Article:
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Mobile Chat and Instant Messaging Applications: BBM & Alternatives

by kenlo on ‎09-02-2012 18:00 - last edited on ‎18-03-2014 01:42 by giffgaff Educator

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BlackBerry services launched here at giffgaff last week. For £3/month, you can add the BlackBerry add-on to your goodybag giving you full access to BlackBerry Messenger and other BlackBerry services.

 

Commonly abbreviated BBM, BlackBerry Messenger is one of the most popular smartphone instant messaging applications in the world. It’s a great way to stay in touch with your friends who also have a BlackBerry with several key benefits over text messages including being able to attach pictures to your messages and being able to see whether your message has been received and read.

 

In this article, we’ll take a closer look at the BlackBerry Messenger service. We’ll also look at some alternatives for owners of iPhone and Android smartphones such as WhatsApp, Google Talk, iMessage and Facebook Chat.

 

BlackBerry Messenger

 

BBM.jpgBlackBerry Messenger is one of the most popular instant messaging applications in the world with around 50 million active users. It has become a popular alternative to text messaging and has several key benefits over SMS: whilst text messages are limited to 160 characters per message, BBM messages can be up to 2000 characters in length and can also include multimedia such as photos, videos and maps. One handy feature of BBM is being able to send your current location to a friend using GPS – useful when arranging a place to meet up.

 

In order to use BlackBerry Messenger, you’ll need a BlackBerry tariff. Once logged into BBM, you’ll need to add your friends via their “BlackBerry PIN”. This is an 8-digit code which is uniquely linked to a BlackBerry device (even if your phone number changes, your BlackBerry PIN will never change).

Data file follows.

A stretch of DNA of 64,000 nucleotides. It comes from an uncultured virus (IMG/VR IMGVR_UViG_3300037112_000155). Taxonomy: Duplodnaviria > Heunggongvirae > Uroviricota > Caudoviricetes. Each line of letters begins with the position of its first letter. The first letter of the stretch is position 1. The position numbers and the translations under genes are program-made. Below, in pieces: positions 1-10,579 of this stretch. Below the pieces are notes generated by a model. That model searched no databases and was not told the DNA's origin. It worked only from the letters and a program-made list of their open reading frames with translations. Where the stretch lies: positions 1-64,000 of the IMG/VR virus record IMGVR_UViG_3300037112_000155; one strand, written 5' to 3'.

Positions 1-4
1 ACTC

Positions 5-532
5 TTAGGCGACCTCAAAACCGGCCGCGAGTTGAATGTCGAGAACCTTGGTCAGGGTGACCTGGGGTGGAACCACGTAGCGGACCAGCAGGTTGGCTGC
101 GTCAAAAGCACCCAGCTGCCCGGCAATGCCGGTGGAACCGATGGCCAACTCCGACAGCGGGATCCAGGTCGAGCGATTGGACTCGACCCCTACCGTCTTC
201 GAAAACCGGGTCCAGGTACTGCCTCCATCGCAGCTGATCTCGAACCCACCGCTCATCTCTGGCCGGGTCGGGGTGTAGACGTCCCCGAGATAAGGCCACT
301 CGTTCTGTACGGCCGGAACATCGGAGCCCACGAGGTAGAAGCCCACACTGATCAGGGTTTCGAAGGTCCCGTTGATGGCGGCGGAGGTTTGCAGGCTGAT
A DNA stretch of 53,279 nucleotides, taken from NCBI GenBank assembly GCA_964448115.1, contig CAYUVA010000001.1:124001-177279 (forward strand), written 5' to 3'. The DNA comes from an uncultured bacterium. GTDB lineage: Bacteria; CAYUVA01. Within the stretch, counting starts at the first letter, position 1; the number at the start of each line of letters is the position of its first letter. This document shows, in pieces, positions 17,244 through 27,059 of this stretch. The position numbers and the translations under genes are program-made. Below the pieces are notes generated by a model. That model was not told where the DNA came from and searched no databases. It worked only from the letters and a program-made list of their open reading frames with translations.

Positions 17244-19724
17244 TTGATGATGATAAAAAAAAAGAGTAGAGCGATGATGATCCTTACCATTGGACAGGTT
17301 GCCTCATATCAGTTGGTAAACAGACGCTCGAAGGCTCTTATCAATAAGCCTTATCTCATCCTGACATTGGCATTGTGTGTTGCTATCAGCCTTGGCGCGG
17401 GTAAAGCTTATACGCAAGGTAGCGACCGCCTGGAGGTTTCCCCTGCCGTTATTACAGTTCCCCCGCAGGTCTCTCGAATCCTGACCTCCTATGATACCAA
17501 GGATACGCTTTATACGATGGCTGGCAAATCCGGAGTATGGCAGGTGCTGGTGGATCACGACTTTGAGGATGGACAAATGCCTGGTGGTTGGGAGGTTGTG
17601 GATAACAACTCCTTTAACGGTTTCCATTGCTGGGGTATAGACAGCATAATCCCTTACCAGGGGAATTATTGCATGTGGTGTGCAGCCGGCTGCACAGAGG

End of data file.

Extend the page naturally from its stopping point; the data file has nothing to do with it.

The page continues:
BBM is only available on BlackBerry devices such as the BlackBerry Bold, BlackBerry Curve 9360 and the BlackBerry Torch. The combination of the BlackBerry’s hardware keyboard with BBM’s fast-paced instant messaging features (such as being able to tell whether your friends are online and when your messages have been read) have made the BlackBerry a popular device for socialites and businesspeople alike.

 

The downsides of BBM are that you won’t be able to use it to chat to your iPhone and Android-toting friends and colleagues. This has led to the development of cross-platform alternatives such as WhatsApp and Google Talk.

 

WhatsApp: Cross-platform alternative on iPhone, Android and BlackBerry

 

WhatsApp.jpgWhatsApp is a cross-platform alternative to BBM available on iPhone, Android, BlackBerry and Symbian-based Nokia devices.  The feature set is roughly comparable to that of BBM – like on BBM you can send messages which are longer than 160 characters and you can include photos, videos, voice memos and maps in your messages.

 

As well as its cross-platform availability, one benefit of WhatsApp over BBM is that it integrates into your existing phone book to find all of your friends who have WhatsApp installed. Whereas BBM users need to share their BBM PIN numbers to build up a new contact list, WhatsApp automates the entire process of building your contact list. The disadvantage of this approach is that you’ll need to give out your phone number to everyone that you’d like to chat with.

 

WhatsApp is a 69p download for iPhone and is a free download on Android, BlackBerry and Nokia. The service is free for one year and costs $1.99/year after the first 12 months.

 

Google Talk: Cross-platform alternative, built into Android